You’ve been out of the country for just two days and our fridge looks like new again. Empty like a deadbeat’s promise, barren as our yard in Pampanga (our damn goats eat everything), well except for a few bottles of water and a bottle of catsup. Which probably wouldn’t fall in neither go, grow or glow foods. Not that it matters, but the thought would be comforting ingesting something categorical in this world where people feel the need to belong to something. Although we have the same conversation every single night, I still anticipate your arrival. The wringing sound your automobile’s CRDI engine echoes while you park in the garage. It sends a signal to my brain like how a pet recognizes when its master is beckoning a treat, Ivan Pavlov would be so proud of you. And if you can learn to close the door gently I would be prouder, contrary to your favorite line in Dylan Thomas’ poem “Do Not Go Gentle Into that Good Night,” it makes sense to go gently in the dead of the night when people are asleep. I’m kidding, of course.
And it’s only been two days and I know you miss how I make “mano” with my right hand while my left hand simultaneously juts out to grab the “pasalubong” dangling in your hand. Barely entering our abode, without missing a beat, you’d describe in detail what you have in store for me like how a preacher would describe life inside the gates of heaven. I guess it comes instinctively with your job as a journalist to auto-generate press releases. Whether it came from an expensive place that I have never even laid eyes on or how the chef used nothing but olive oil and the list goes on. And even if it is the same old story, it always feels like the first time I hearing it. Then you ask how my day went and I ask the same, and if our conversation exceeds 2 minutes it would be about cars or about the wonders of the Internet/Google or something about my juvenile ways which I quickly dismiss. I hate to admit it but at age 28, you still make me feel like I am in still in high school when I was living with Ma in the province. But instead of her taking care of me, you took on the epic challenge and I have nothing gratitude. I still have a lot of things to write but I’m already tired and I still have work tomorrow.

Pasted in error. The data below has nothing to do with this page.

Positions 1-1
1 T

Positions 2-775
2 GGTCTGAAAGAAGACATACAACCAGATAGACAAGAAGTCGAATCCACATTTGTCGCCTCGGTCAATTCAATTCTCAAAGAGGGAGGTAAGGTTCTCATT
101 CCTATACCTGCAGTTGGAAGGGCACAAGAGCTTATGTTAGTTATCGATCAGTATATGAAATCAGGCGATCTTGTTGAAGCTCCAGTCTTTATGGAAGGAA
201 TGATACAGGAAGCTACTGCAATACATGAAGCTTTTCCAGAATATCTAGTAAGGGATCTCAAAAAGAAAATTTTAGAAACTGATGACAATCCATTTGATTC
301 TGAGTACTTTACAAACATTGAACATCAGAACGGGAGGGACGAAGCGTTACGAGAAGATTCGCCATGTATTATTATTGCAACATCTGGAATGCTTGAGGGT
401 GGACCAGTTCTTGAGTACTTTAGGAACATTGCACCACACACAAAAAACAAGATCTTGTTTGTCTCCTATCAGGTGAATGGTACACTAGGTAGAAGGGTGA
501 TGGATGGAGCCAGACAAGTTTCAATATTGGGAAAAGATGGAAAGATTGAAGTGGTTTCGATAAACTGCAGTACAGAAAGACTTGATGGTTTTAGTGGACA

And wait… I miss you Tang! Don’t leave your heart in L.A.